GE joining M&A frenzy would be no shocker

By Rob Cox
October 28, 2016

The author is a Reuters Breakingviews columnist. The opinions expressed are his own. 

General Electric says it’s not planning to acquire Baker Hughes, contrary to news reports. But shareholders shouldn’t be shocked by the idea that the industrial conglomerate might take a look at the $23 billion oil-services firm. Since the panic of 2008 sparked an existential crisis at GE, the $258 billion GE has been on a massive diet plan. Today the company led by Jeff Immelt is fit for an offensive.

Since the crisis, GE has offloaded some $200 billion of financial assets, in the process shedding its designation as a systemically important financial institution, subject to intense regulatory and capital requirements. It also sold its appliances unit to Haier of China and NBC Universal to Comcast.

In eyeing up Baker Hughes, GE says it’s only considering possible partnerships, but it isn’t a crazy acquisition target. The oilfield specialist agreed to sell itself to rival Halliburton before U.S. antitrust watchdogs scuttled the combination earlier this year. Though that left Baker Hughes in the lurch – and worth less than the $35 billion Halliburton had offered – it pocketed a huge $3.5 billion break fee. And since then, energy prices have mostly stabilized.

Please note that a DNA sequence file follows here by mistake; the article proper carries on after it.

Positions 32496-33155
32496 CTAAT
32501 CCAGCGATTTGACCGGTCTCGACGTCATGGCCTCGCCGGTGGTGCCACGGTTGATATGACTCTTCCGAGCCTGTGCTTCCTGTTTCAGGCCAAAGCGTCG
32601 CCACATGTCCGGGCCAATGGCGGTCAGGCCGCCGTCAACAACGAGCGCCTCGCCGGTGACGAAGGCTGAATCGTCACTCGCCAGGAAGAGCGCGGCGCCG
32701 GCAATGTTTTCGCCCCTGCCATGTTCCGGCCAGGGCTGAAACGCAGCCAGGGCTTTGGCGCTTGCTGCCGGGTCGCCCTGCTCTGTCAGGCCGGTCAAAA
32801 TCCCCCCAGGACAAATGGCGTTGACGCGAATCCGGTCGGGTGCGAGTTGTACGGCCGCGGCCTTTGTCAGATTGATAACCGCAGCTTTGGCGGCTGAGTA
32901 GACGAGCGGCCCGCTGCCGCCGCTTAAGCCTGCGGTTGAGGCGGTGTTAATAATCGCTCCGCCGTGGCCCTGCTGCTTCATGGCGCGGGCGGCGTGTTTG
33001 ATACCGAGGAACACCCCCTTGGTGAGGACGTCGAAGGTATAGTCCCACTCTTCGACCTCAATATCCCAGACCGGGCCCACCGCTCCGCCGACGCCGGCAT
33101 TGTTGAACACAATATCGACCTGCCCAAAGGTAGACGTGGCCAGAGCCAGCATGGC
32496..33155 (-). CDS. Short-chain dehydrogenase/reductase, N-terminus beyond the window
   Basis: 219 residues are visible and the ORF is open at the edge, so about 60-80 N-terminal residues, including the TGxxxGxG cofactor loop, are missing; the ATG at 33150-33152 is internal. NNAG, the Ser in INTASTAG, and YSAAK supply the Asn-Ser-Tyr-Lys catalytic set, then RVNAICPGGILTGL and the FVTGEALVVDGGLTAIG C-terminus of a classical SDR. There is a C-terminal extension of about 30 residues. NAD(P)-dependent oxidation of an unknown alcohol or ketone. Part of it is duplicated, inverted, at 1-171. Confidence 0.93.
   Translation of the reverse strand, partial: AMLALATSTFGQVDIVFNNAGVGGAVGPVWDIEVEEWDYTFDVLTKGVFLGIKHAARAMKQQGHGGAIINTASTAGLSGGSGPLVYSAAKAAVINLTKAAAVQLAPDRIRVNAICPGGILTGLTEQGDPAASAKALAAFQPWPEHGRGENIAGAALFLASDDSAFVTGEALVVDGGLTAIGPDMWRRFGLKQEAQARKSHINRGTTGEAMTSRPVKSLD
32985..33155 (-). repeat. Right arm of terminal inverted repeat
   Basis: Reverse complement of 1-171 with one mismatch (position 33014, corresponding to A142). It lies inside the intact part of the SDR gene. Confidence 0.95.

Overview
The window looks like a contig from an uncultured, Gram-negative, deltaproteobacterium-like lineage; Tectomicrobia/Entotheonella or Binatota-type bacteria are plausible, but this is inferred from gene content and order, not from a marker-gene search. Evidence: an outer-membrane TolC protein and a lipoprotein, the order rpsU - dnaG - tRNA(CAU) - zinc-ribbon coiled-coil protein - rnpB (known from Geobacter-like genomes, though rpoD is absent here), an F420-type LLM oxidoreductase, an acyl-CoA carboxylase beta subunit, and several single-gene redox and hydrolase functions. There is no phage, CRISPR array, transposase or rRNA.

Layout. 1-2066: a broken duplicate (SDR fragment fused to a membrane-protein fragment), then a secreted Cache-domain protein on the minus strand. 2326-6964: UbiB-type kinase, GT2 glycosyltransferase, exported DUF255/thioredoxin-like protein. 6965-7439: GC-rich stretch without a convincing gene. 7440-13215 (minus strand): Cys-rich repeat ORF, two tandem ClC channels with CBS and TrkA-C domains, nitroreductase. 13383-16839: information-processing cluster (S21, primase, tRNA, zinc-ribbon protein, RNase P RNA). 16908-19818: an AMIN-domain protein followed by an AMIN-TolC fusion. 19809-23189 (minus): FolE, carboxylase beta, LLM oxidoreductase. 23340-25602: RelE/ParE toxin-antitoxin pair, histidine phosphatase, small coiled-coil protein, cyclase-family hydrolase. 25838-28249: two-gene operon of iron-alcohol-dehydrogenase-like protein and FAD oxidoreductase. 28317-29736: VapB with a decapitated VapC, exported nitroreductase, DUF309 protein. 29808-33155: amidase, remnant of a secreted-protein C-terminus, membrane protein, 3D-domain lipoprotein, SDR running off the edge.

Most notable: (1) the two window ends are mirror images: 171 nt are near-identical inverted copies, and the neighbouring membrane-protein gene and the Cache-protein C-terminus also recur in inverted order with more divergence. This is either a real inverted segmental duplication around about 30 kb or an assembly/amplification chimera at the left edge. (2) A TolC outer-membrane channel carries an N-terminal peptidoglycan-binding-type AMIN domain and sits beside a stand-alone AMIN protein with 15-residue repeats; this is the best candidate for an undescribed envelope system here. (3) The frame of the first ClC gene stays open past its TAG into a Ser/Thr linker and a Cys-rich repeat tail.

Investing in the oil and gas industry now would make sense if GE really is positive on the long-term outlook for the sector, as it indicated in its third-quarter earnings discussion last week. What it called a “challenging environment” in the short term is equally an opportunity to get in early before an upturn. GE’s energy unit, led by Lorenzo Simonelli, accounted for just $3 billion of revenue in the quarter, less than half the top line of GE’s power division.

It’s the power arm, under Steve Bolze, that is showing GE’s board and its investors that the company is ready to return more fully to the M&A game with its handling of last year’s $13 billion acquisition of Alstom. GE has more than doubled its expectations for cost savings to $3 billion a year.

No wonder other divisions might see the chance to get involved. GE is bidding for Swedish 3D-printer maker Arcam and snapped up Germany’s Concept Laser. These are relatively small deals, but it’s only a matter of time before GE’s oil and gas business joins the action in a bigger way.

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